I think these things are highly personal, even if ultimately we say everything derives from something very real and very objective.

      For me, it’s impossible to have “a relationship with God” without at least some swearing. For me (and just for me, perhaps), the idea of God as every perfect trait one can think of (all-knowing, all-loving, omniscient, omnipotent, a 300 bowler, scratch golfer, lottery winner…every single time, and homecoming king) doesn’t do much for me.

      The hardships of reality itself seem to go against such a belief. And if God really could be put in this neat, tidy box of perfection, there doesn’t seem much left for there to be an actual person (personality), let alone three persons of a purported trinity. He turns into a mere algorithm, always predictable, and little better than a blind force of nature.

      God dicking around with Job to prove a point with the Devil makes more sense then God as the uber-perfect being who never even has a hair out of place.

      For me, the mythical stories don’t add much, if anything, to my belief. But I am excited about more tangible things such as intelligent design, the Big Bang, and the fine-tuning of the universe. These things certainly do point to some kind of Creator. Nor am I particularly entranced by the idea that we can say what God must be and do in every particular instance because, after all, he could do no other thing since he is perfect.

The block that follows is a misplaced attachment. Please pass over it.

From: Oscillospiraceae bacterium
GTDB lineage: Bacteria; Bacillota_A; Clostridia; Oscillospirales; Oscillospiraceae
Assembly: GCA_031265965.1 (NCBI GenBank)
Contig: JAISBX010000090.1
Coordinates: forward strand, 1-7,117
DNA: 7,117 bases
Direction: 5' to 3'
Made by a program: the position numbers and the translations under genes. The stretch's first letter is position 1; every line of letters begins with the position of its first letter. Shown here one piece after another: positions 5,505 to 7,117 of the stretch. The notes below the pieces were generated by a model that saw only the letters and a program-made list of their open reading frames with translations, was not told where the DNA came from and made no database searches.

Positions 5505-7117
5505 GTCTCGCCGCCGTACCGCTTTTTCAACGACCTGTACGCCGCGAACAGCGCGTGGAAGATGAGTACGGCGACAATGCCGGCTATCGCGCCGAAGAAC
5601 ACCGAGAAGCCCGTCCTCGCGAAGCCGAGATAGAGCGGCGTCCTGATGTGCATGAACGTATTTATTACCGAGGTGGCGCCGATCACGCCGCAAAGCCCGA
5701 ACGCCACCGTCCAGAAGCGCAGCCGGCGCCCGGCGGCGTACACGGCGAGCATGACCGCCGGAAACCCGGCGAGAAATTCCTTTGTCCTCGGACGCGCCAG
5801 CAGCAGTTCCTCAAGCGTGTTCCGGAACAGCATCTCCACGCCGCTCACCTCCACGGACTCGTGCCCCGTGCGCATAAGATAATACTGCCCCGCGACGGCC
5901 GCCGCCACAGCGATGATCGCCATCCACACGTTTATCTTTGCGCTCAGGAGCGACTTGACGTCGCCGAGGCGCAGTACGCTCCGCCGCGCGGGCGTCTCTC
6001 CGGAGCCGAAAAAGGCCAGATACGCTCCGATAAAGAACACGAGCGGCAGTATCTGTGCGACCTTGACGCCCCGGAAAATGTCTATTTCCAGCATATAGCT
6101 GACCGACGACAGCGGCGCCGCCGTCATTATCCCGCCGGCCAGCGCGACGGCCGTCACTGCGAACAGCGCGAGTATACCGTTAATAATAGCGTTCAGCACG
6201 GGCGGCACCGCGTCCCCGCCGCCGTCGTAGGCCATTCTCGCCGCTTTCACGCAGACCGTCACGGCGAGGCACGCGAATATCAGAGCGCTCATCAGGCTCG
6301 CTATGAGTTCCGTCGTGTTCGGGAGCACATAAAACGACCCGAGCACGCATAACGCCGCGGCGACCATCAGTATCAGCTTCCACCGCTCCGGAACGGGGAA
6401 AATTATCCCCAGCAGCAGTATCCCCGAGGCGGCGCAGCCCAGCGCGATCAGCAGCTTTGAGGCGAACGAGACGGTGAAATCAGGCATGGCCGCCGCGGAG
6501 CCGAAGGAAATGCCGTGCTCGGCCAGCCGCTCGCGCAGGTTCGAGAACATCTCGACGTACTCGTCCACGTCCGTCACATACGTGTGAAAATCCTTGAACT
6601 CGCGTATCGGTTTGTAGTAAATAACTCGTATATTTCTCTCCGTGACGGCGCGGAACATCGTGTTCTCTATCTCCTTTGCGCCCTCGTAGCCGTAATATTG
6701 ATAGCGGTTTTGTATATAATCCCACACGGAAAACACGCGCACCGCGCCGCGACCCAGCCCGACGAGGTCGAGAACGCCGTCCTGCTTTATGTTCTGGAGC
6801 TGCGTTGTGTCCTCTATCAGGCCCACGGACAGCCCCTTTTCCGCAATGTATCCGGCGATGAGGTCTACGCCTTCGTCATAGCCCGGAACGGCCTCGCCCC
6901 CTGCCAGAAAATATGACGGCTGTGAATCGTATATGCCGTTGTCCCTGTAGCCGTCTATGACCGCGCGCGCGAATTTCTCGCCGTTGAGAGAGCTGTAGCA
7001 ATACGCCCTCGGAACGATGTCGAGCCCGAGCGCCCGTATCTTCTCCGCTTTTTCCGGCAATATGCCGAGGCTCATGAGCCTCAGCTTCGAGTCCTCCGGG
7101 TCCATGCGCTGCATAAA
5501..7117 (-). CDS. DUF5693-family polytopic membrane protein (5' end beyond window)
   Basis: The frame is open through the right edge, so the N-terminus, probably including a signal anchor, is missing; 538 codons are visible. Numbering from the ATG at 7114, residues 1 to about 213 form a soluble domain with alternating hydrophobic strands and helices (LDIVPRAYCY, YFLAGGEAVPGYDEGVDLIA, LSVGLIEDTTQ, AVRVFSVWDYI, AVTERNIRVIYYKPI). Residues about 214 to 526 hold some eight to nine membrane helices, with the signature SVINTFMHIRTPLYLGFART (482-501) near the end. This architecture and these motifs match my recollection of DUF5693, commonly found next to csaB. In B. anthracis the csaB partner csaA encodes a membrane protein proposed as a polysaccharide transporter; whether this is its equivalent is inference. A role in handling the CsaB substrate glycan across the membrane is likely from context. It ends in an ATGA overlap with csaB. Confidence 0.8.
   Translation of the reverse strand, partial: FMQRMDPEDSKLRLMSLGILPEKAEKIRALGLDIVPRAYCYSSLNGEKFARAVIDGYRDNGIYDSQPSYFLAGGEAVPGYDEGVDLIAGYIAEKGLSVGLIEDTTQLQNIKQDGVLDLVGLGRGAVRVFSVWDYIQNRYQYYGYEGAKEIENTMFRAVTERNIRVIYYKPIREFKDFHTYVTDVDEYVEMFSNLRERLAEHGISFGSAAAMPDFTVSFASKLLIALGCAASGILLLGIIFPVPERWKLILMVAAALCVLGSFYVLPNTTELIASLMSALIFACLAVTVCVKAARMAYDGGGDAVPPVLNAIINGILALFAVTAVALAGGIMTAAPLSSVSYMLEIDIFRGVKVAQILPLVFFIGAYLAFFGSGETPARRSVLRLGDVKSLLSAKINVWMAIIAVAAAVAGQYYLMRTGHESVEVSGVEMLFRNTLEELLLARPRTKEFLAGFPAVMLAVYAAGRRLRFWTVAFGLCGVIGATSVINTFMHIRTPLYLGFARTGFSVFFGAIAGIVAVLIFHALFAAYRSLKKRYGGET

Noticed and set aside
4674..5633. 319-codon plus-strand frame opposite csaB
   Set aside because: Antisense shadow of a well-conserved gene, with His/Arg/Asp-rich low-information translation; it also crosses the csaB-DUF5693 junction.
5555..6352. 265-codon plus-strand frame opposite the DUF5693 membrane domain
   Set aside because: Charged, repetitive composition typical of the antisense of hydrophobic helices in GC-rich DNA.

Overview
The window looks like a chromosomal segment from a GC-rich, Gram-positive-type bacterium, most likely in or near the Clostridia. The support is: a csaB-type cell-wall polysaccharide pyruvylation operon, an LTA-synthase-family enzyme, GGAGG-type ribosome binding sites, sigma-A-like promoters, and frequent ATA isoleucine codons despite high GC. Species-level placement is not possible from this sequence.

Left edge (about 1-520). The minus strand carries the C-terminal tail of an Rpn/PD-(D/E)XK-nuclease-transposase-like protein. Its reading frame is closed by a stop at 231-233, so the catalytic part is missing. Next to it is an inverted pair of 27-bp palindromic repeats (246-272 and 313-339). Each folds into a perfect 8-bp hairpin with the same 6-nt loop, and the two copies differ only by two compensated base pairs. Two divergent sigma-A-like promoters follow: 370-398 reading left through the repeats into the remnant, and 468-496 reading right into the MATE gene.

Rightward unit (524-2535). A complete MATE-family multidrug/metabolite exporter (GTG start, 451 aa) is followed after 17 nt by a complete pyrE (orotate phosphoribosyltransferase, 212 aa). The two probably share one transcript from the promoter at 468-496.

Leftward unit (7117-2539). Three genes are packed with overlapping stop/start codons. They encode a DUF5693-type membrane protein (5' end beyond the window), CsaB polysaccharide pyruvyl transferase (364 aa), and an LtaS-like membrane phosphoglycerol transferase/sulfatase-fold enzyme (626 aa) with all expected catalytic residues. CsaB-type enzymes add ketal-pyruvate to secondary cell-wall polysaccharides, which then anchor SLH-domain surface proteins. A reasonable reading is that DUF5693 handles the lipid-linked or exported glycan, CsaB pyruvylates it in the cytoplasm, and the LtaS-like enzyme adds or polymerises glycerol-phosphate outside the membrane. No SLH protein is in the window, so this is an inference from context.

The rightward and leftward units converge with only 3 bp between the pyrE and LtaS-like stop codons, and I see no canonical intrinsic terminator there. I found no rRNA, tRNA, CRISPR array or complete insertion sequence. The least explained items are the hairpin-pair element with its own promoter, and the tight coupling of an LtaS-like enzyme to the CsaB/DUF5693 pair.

Such a view to me seems little different than Islam where God is not a being — let alone a Father — and is merely a tyrant, a force that requires nothing more than blind obedience. And if there is objective morality, then that means that by using human reason, we can hope to partake in it. And, more than that, if there is objective purpose to the universe, we can also use human reason to delve into the details, however tentatively. So I have a great deal of trouble taking any story or myth as-is, especially with overtones that to say any more about it is either beyond human capability or is somehow sacrilegious.

      God ought to be like an old used car. You should kick the tires and see what it’s all about. And if such a Creator can’t hold up to the barest scrutiny, then we’re likely not talking about a Creator but a projection of our own psychology.

      And that’s not an argument against faith or revelation, both of which I acknowledge are viable aspects of reality, including the idea of an Incarnated creator. But even so, it’s just not my method of doing things to absorb reality via myths and stories. I want to kick the tires and most likely will always be kicking the tires. And I have little to no problem with those who approach it differently.

      And yet I do think that if capital-T truth exists, God is going to be larger than our own thoughts. Psalm 46:10 does not say, “Believe literally in talking snakes and know that I am god.” Instead it says “Be still and know that I am God.” There’s an implicit idea here that all the noise rolling around in our own head, while perhaps useful, is not the same thing as an Ultimate.

  13. Kung Fu Zu Kung Fu Zu says:

    I think we do the scripture a disservice if we assume that nothing else went on here except the bare-bones account we have in Genesis. We know that God had been talking with A&E in the Garden — we don’t know everything that was said there, but since it’s possible that A&E were in the Garden for say 1,000 years, we can assume that He told them a few things in those evening conversations. Likewise with C&A. A&E raised them and taught them what God had taught in the Garden. I see no reason to assume that they didn’t know which way was up